What Does Cortisol Have to Do With My Health?
By Mayo Clinic
Your body is hard-wired to react to stress in ways meant to protect you against threats from predators and other aggressors. Such threats are rare today, but that doesn’t mean that life is free of stress.
On the contrary, you undoubtedly face multiple demands each day, such as shouldering a huge workload, making ends meet and taking care of your family. Your body treats these so-called minor hassles as threats. As a result you may feel as if you’re constantly under assault. But you can fight back. You don’t have to let stress control your life.
Understanding the natural stress response
When you encounter a perceived threat — a large dog barks at you during your morning walk, for instance — your hypothalamus, a tiny region at the base of your brain, sets off an alarm system in your body. Through a combination of nerve and hormonal signals, this system prompts your adrenal glands, located atop your kidneys, to release a surge of hormones, including adrenaline and cortisol.
Adrenaline increases your heart rate, elevates your blood pressure and boosts energy supplies. Cortisol, the primary stress hormone, increases sugars (glucose) in the bloodstream enhances your brain’s use of glucose and increases the availability of substances that repair tissues.
Cortisol also curbs functions that would be nonessential or detrimental in a fight-or- flight situation. It alters immune system responses and suppresses the digestive system, the reproductive system and growth processes. This complex natural alarm system also communicates with regions of your brain that control mood, motivation, and fear.
When the natural stress response goes haywire
The body’s stress-response system is usually self-limiting. Once a perceived threat has passed, hormone levels return to normal. As adrenaline and cortisol levels drop, your heart rate and blood pressure return to baseline levels, and other systems resume their regular activities.
But when stressors are always present and you constantly feel under attack, that fight-or-flight reaction stays turned on.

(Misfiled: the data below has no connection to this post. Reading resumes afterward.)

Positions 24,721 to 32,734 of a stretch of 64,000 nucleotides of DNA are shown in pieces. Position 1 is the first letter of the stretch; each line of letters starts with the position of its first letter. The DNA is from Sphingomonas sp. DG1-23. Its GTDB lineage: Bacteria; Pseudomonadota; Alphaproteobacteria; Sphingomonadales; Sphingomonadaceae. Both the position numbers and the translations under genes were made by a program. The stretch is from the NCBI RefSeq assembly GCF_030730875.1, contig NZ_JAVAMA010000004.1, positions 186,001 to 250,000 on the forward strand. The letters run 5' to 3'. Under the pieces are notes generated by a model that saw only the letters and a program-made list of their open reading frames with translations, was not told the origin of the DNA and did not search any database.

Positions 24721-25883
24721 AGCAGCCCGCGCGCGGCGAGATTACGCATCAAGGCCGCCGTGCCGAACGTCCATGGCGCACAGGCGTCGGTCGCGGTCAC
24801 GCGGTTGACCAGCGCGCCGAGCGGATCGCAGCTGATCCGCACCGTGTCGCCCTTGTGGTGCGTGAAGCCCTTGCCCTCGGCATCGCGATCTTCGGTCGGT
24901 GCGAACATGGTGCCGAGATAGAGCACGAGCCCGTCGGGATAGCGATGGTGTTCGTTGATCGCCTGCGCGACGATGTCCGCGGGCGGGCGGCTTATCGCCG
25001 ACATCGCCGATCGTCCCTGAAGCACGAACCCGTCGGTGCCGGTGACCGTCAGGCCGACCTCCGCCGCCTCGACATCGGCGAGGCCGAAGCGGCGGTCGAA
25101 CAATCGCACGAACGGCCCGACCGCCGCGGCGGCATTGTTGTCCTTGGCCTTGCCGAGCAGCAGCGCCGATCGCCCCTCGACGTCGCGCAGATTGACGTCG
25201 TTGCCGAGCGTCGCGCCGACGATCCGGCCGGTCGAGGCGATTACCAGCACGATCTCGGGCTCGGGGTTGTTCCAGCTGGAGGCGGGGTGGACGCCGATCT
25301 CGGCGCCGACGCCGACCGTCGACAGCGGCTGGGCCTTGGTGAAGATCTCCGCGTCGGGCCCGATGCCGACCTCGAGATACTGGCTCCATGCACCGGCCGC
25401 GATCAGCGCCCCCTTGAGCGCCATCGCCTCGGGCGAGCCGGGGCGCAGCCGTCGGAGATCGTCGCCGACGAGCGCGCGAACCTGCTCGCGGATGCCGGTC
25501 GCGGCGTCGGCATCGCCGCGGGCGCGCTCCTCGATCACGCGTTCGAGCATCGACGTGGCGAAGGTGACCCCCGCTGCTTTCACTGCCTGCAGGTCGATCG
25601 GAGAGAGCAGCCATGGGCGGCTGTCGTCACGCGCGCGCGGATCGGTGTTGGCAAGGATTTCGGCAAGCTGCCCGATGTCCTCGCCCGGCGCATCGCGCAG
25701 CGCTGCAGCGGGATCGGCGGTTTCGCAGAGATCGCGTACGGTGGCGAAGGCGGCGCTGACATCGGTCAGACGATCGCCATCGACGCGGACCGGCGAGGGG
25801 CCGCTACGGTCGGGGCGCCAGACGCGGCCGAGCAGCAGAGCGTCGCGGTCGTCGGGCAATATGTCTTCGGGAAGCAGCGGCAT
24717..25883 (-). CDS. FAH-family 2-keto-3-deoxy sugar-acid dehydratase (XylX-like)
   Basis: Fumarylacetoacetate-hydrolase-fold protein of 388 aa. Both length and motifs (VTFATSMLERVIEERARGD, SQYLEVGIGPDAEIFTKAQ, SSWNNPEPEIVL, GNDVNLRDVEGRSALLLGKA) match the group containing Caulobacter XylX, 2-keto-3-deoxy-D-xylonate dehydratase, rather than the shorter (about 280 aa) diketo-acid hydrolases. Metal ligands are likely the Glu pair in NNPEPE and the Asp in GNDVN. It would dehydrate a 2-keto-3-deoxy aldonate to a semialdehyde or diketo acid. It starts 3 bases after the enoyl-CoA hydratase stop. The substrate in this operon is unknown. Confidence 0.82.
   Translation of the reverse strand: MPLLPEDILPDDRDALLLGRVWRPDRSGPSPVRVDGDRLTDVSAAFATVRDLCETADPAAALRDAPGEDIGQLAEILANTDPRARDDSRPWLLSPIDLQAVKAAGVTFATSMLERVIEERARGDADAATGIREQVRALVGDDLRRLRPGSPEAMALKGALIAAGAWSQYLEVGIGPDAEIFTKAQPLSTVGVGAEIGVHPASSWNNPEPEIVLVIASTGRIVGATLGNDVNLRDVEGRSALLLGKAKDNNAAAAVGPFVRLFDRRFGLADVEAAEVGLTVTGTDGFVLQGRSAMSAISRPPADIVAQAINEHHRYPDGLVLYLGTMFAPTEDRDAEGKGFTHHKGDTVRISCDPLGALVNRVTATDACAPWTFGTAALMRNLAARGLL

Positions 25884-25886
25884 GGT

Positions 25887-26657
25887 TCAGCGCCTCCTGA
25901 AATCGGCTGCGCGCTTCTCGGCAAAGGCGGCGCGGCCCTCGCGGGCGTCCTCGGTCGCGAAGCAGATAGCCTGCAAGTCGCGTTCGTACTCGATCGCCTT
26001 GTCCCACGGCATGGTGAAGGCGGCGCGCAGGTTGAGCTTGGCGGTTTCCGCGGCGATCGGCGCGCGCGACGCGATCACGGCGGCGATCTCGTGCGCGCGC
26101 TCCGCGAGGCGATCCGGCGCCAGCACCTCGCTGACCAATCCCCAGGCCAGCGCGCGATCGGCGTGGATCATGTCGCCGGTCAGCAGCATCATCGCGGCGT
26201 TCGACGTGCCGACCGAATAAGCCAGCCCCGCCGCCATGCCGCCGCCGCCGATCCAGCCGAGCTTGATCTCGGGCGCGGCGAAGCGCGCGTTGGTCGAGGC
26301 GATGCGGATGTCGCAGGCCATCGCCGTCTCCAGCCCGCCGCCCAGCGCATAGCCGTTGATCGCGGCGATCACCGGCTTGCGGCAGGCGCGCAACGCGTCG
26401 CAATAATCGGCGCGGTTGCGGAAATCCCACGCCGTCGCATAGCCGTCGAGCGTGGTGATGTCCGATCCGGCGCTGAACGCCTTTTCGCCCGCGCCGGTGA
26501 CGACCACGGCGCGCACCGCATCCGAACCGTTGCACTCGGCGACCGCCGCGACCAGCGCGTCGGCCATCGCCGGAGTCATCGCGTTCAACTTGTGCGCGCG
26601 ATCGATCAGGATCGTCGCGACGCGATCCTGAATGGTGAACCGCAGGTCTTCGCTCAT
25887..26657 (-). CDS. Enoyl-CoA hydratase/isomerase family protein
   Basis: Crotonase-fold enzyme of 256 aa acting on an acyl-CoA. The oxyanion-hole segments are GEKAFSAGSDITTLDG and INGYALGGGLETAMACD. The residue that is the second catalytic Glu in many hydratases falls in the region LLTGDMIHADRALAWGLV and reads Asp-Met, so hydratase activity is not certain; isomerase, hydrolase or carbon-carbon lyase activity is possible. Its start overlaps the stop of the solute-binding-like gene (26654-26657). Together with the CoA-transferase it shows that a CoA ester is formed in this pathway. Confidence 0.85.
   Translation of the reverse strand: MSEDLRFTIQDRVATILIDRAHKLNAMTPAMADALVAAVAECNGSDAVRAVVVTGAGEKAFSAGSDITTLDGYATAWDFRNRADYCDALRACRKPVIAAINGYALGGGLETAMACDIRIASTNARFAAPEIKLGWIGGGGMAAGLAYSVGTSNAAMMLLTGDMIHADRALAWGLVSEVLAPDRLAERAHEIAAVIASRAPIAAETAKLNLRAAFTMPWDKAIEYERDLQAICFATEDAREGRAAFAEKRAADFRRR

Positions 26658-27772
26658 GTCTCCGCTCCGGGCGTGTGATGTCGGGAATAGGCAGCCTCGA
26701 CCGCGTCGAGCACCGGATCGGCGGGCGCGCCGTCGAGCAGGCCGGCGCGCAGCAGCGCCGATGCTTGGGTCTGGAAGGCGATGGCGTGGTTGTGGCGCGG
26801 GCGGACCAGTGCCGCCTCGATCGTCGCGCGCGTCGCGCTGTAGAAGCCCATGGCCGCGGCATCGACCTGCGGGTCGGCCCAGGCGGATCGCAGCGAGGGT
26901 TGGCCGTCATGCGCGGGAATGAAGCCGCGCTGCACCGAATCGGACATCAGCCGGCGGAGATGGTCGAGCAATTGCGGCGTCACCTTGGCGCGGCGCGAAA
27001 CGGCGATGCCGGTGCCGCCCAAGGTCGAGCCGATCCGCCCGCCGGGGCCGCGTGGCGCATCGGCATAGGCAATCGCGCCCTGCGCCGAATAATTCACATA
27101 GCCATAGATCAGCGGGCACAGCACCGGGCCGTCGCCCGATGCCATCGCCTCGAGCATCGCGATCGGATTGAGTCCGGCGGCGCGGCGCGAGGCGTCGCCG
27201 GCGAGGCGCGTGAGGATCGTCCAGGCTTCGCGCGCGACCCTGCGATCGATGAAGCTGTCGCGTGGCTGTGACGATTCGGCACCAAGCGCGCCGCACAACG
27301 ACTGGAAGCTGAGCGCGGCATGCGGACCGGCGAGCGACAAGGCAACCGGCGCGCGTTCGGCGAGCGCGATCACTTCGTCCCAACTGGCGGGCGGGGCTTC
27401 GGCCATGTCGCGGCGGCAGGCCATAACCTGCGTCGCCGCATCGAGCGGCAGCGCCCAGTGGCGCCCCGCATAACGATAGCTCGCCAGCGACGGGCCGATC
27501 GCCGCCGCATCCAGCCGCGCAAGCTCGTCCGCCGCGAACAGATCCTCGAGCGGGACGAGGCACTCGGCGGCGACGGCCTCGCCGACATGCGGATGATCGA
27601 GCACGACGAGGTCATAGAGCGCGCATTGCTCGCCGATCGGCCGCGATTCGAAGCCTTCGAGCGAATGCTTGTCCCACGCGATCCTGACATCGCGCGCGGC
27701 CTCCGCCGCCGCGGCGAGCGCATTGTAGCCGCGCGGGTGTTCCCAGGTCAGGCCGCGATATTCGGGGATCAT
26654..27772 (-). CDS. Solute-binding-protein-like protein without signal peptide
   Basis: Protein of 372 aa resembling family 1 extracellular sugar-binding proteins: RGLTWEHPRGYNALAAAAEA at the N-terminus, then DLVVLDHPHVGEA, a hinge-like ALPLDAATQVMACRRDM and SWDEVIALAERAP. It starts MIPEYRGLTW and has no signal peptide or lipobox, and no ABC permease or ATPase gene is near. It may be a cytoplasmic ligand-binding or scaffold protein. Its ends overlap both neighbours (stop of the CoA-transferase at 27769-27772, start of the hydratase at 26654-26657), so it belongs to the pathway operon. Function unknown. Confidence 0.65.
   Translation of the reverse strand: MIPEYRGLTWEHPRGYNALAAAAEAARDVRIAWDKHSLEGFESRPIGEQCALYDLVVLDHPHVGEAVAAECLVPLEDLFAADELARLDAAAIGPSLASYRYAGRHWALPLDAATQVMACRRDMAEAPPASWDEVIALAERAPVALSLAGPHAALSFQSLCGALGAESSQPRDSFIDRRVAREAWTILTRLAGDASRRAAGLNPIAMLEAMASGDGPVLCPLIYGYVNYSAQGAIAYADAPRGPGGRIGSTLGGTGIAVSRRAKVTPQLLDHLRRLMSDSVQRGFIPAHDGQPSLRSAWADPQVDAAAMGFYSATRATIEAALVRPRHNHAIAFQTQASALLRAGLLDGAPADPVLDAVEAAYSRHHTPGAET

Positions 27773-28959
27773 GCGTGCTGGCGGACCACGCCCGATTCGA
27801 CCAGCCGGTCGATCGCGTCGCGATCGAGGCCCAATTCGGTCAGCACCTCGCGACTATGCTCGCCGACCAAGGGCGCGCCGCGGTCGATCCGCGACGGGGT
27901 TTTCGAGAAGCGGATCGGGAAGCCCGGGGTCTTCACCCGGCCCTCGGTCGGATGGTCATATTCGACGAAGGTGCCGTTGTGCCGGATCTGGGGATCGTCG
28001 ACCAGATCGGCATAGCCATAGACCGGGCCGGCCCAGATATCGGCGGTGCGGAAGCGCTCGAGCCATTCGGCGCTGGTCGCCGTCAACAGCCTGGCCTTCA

The long-term activation of the stress-response system — and the subsequent overexposure to cortisol and other stress hormones — can disrupt almost all your body’s processes. This puts you at increased risk of numerous health problems,including:
- Digestive problems
- Heart disease
- Sleep problems
- Weight gain
- Memory and concentration impairment
That’s why it’s so important to learn healthy ways to cope with the stressors in your life.
Why you react to life stressors the way you do
Your reaction to a potentially stressful event is different from anyone else’s. How you react to stressors in your life is affected by such factors as:
- Genetics. The genes that control the stress response keep most people on a fairly even keel, only occasionally priming the body for fight or flight. Overactive or underactive stress responses may stem from slight differences in these genes.
- Life experiences. Strong stress reactions sometimes can be traced to traumatic events. People who were neglected or abused as children tend to be particularly vulnerable to stress. The same is true of people who have experienced violent crime, airplane crash survivors, military personnel, police officers, and firefighters.
You may have some friends who seem laid-back about almost everything and others who react strongly at the slightest stress. Most reactions to life stressors fall somewhere between those extremes.
Learning to react to stress in a healthy way
Stressful events are a fact of life. And you may not be able to change your current situation. But you can take steps to manage the impact these events have on you. You can learn to identify what stresses you and how to take care of yourself physically and emotionally in the face of stressful situations.
Stress management strategies include:
- Eating a healthy diet and getting regular exercise and plenty of sleep
- Practicing relaxation techniques such as trying yoga, practicing deep breathing, getting a massage or learning to meditate
- Taking time for hobbies, such as reading a book or listening to music
- Fostering healthy friendships
- Having a sense of humor
- Volunteering in your community
- Seeking professional counseling when needed
The payoff for learning to manage stress is peace of mind and — perhaps — a longer, healthier life.
Content provided by Mayo Clinic.